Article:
Normally when I visit a big yacht paint companies workshop, I see dozens of different sanding boards hung. Odd shapes, Jumbos, or for inside radius..or for chines. Use your imagination when you get to a difficult spot.
     
  6. flyfishingmonk
    Joined: Feb 2011
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    flyfishingmonk Junior Member

    Good input fellows. I'm gonna add these thoughts to my blog post.
     
  7. viking north
    Joined: Dec 2010
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    viking north VINLAND

    In addition to sanding boards I also make use of other sanding shape forms, keep an eye out for closed cell med. to high density packaging foams. They can be shaped into custom diameter curves or radius corners. Those foam swimming noodles used by the kids make excellent sanding forms. I simply wrap the sandpaper partly around them and by gripping the edges of the paper on each side your hands effectively act as a clamp stretching it tightly over the form due to the foams compression. Another little trick is to wear those thin rubber based work gloves while hand sanding for a better grip on all manual sanding devices. The other important factor here is the Brand of sandpaper, It's still a toss up between Norton and 3M for me but I think Norton has the edge :).--Geo

    A yacht is not defined by the vessel but by the care and love of her owner
     
  8. Charly
    Joined: Dec 2009
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    Charly Senior Member

    Hey flyfishingmonk, Thanks for posting that. Where do you get the sandpaper? I've never seen sheets that lomg in stores.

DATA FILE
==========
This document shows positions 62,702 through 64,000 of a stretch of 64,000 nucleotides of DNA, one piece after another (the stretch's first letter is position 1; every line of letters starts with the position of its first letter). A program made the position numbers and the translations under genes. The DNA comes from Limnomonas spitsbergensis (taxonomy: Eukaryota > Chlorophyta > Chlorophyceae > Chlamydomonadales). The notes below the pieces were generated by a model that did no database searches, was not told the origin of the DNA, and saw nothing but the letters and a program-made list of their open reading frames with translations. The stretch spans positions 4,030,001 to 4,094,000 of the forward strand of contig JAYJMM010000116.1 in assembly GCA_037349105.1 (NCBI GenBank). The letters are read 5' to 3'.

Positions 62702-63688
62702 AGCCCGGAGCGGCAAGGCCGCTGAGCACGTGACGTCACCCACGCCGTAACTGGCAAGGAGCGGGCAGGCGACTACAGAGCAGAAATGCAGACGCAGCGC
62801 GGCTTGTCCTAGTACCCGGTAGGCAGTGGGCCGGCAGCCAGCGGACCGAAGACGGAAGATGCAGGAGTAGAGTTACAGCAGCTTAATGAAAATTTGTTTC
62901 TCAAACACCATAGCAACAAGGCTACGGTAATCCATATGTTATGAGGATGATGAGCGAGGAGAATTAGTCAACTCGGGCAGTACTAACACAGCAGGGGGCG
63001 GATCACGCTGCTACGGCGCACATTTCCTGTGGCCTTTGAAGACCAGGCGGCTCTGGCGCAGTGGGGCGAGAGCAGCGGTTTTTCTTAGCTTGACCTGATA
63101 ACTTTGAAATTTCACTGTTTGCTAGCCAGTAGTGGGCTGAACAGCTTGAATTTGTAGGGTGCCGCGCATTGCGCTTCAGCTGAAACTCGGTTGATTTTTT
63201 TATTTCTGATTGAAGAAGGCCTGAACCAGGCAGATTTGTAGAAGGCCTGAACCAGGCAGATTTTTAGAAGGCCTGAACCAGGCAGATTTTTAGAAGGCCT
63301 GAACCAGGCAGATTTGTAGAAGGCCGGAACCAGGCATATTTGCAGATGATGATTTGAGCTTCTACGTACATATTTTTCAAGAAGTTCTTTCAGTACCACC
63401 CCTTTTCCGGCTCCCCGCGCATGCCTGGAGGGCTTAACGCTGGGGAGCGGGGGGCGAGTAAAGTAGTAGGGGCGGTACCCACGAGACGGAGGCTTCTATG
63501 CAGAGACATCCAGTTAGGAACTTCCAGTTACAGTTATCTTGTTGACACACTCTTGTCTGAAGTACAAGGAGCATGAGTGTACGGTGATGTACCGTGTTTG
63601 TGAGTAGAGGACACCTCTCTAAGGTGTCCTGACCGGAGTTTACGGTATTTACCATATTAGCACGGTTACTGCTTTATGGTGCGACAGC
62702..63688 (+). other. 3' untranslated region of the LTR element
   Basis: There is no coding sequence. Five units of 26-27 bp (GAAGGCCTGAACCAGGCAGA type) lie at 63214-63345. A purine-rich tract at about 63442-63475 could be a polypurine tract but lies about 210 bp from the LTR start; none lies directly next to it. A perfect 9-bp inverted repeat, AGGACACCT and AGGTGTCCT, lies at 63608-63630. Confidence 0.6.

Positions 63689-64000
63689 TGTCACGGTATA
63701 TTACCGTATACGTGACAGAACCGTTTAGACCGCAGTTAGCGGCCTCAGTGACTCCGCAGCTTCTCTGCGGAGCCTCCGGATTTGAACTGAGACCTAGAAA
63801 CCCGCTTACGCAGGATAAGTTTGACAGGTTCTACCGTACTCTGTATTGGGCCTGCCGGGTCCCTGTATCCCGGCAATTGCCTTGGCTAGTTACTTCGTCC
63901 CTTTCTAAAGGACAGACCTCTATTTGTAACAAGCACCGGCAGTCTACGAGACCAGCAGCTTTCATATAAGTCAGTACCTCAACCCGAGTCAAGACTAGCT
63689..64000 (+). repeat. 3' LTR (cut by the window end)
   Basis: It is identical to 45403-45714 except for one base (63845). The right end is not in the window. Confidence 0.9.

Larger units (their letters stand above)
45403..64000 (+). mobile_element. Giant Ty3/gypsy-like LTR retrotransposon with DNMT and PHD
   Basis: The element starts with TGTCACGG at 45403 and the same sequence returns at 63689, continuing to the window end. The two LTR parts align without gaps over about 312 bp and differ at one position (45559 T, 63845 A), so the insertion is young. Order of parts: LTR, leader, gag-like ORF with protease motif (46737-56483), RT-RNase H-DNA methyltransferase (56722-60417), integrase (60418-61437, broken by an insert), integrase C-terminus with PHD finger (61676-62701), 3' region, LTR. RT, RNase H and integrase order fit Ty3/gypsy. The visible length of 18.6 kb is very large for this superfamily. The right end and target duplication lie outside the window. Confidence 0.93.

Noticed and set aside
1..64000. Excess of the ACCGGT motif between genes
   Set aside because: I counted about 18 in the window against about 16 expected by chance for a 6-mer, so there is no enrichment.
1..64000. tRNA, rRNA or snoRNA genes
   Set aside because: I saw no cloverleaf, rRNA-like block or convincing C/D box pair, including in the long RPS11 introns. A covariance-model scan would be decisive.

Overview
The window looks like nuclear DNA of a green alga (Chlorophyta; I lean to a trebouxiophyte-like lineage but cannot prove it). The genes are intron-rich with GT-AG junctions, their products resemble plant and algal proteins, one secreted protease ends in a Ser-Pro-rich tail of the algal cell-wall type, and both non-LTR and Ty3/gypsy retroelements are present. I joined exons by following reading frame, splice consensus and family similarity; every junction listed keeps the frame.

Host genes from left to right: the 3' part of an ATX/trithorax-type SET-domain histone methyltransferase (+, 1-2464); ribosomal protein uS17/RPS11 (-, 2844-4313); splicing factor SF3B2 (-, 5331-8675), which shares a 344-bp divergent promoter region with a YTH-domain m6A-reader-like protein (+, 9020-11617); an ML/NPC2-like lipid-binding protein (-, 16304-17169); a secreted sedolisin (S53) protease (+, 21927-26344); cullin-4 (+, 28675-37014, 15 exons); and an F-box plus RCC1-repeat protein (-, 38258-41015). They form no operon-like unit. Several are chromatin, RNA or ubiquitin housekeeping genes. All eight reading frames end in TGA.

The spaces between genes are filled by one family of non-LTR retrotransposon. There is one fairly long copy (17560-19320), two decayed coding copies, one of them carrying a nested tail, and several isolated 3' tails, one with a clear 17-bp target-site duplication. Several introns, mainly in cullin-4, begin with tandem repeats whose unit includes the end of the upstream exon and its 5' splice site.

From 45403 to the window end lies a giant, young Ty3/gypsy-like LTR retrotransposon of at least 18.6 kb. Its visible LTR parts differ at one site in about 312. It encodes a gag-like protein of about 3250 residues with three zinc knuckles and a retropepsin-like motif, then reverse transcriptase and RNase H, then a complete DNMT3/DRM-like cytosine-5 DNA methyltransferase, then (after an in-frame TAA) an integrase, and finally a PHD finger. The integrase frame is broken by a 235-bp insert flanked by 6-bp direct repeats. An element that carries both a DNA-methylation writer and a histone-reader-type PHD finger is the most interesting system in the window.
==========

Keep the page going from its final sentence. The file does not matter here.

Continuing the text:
9. CatBuilder

    CatBuilder Previous Member

    Charly: You can stick on multiple sheets, or get sheets like flyfishingmonk has from higher end tool places like Northern Tool, (maybe Harborfreight) or Grainger.

    Also, while this is a great tutorial, the end result is misery. Can't we have a tutorial on what drinks to make up instead of doing your fairing work? ;)
     
  10. flyfishingmonk
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    flyfishingmonk Junior Member

    That was funny! I am obviously writing about the wrong stuff here.
     
  11. flyfishingmonk
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    flyfishingmonk Junior Member

    I took sandpaper designed for belt sander and cut them to lenght. You can find 24 and 36 inch belts at Home Depot but the grit selection is very limited.

    I suggest looking here for your 24 inch belts.

    and here for your 36 inch belts. There are a lot more grits to choose from.

    I used 3M's General Purpose 45 spray adhesive and it works pretty well. Just don't use to much of it. You want to be able to easily pull the belt back off to put on a new one. Sometimes a little water will help it peel off too.

    I've had success with the paper coming off all in one piece to where I could use it again, but by the time I peel it off its pretty used up. If I still have any grit left I cut it up and use it with a small sanding block.
     
  12. CatBuilder

    CatBuilder Previous Member

    Great advice, Monk. I forgot about those belts at all the box stores. Saw some just last week and was thinking about them as longboard candidates.

    Thanks for this tutorial. It's great to see, since I have quite a bit of fairing coming up in a few months.
     
  13. flyfishingmonk
    Joined: Feb 2011
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    Location: Dallas Texas

    flyfishingmonk Junior Member

    Excellent! I'm glad you found it helpful. What are you building? I assume some kind of cat.
     
  14. CatBuilder

    CatBuilder Previous Member

    Yep. I'm building this one:

    [​IMG]
     

  15. flyfishingmonk
    Joined: Feb 2011
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    Location: Dallas Texas

    flyfishingmonk Junior Member

    That is going to be AWESOME! Do you have a blog about your build or a thread on this forum?

    Here is my blog about the flats boat I'm building. Phantom 196

    It's a Phantom 18 I modified. I picked up the plans from Bateau.